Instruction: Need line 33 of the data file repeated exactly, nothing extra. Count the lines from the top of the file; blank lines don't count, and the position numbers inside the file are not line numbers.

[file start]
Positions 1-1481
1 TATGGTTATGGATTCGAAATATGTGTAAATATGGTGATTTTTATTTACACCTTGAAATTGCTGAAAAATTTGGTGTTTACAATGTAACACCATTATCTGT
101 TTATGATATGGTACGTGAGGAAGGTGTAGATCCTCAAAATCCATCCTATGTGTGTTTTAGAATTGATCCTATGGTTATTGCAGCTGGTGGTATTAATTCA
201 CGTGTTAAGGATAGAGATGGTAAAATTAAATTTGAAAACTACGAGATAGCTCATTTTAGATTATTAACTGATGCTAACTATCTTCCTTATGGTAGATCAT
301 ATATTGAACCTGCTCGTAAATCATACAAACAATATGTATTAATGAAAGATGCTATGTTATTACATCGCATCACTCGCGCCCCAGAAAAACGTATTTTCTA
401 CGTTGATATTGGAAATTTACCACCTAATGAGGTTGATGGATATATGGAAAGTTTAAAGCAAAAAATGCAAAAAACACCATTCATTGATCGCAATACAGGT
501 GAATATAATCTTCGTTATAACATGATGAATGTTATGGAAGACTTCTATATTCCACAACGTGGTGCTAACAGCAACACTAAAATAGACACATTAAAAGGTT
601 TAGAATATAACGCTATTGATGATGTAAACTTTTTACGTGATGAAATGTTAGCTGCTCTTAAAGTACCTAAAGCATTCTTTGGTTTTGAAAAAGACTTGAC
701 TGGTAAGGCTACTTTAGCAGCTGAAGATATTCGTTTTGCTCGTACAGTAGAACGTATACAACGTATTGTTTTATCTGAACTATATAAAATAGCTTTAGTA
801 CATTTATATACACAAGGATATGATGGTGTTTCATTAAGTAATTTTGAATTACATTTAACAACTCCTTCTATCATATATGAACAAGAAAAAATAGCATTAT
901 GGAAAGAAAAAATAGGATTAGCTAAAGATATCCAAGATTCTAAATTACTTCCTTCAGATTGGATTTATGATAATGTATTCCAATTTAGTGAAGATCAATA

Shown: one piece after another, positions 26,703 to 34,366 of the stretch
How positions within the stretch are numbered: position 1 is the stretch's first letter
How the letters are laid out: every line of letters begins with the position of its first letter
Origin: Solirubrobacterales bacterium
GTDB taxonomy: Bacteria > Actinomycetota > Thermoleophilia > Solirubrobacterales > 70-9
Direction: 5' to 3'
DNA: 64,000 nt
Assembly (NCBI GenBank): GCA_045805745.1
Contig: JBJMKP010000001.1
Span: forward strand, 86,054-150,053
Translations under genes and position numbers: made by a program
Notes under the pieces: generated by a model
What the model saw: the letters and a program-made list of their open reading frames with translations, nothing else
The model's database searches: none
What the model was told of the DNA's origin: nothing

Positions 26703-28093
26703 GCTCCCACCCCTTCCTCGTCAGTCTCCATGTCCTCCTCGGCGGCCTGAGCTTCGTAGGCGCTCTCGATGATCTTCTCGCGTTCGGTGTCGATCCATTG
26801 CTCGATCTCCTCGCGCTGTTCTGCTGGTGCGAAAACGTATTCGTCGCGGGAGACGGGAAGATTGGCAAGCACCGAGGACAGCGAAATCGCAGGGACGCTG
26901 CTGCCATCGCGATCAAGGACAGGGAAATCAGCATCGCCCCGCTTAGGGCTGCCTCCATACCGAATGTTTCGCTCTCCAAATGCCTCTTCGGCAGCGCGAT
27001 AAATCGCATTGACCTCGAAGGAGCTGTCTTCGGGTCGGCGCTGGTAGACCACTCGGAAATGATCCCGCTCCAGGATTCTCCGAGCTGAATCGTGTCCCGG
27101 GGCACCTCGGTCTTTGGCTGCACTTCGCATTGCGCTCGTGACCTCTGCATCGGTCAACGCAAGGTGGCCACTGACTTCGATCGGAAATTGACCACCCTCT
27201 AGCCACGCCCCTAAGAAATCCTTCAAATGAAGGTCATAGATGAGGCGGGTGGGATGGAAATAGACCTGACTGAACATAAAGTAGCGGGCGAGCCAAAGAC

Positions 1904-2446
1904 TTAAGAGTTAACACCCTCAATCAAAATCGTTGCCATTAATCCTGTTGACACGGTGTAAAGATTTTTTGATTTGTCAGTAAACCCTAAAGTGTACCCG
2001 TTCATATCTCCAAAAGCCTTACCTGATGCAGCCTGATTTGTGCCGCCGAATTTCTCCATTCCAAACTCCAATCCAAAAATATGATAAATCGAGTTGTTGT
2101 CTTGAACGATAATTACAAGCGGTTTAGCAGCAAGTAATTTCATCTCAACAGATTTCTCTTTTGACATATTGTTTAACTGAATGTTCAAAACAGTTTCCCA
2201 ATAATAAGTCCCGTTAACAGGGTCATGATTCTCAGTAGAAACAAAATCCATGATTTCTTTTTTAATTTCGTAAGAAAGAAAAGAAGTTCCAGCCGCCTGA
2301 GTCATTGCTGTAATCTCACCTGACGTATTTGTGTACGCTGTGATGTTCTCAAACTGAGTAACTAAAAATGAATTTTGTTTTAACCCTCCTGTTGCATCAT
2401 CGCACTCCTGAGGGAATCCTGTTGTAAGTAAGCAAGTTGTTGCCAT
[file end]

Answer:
27201 AGCCACGCCCCTAAGAAATCCTTCAAATGAAGGTCATAGATGAGGCGGGTGGGATGGAAATAGACCTGACTGAACATAAAGTAGCGGGCGAGCCAAAGAC